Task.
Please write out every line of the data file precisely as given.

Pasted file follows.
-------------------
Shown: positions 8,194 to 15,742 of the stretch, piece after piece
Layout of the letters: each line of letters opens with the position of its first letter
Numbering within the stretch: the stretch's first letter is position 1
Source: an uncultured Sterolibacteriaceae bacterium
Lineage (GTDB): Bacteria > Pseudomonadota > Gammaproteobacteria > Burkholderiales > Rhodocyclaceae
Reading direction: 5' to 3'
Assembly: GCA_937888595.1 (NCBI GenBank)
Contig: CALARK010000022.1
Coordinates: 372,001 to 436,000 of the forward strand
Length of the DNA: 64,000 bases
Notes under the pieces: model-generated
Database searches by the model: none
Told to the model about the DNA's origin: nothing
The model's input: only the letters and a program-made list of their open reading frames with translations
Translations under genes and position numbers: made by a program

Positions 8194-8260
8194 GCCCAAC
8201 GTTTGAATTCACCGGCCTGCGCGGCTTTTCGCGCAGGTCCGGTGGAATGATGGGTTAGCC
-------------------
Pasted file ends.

Shown: positions 8,194 to 15,742 of the stretch, piece after piece
Layout of the letters: each line of letters opens with the position of its first letter
Numbering within the stretch: the stretch's first letter is position 1
Source: an uncultured Sterolibacteriaceae bacterium
Lineage (GTDB): Bacteria > Pseudomonadota > Gammaproteobacteria > Burkholderiales > Rhodocyclaceae
Reading direction: 5' to 3'
Assembly: GCA_937888595.1 (NCBI GenBank)
Contig: CALARK010000022.1
Coordinates: 372,001 to 436,000 of the forward strand
Length of the DNA: 64,000 bases
Notes under the pieces: model-generated
Database searches by the model: none
Told to the model about the DNA's origin: nothing
The model's input: only the letters and a program-made list of their open reading frames with translations
Translations under genes and position numbers: made by a program

Positions 8194-8260
8194 GCCCAAC
8201 GTTTGAATTCACCGGCCTGCGCGGCTTTTCGCGCAGGTCCGGTGGAATGATGGGTTAGCC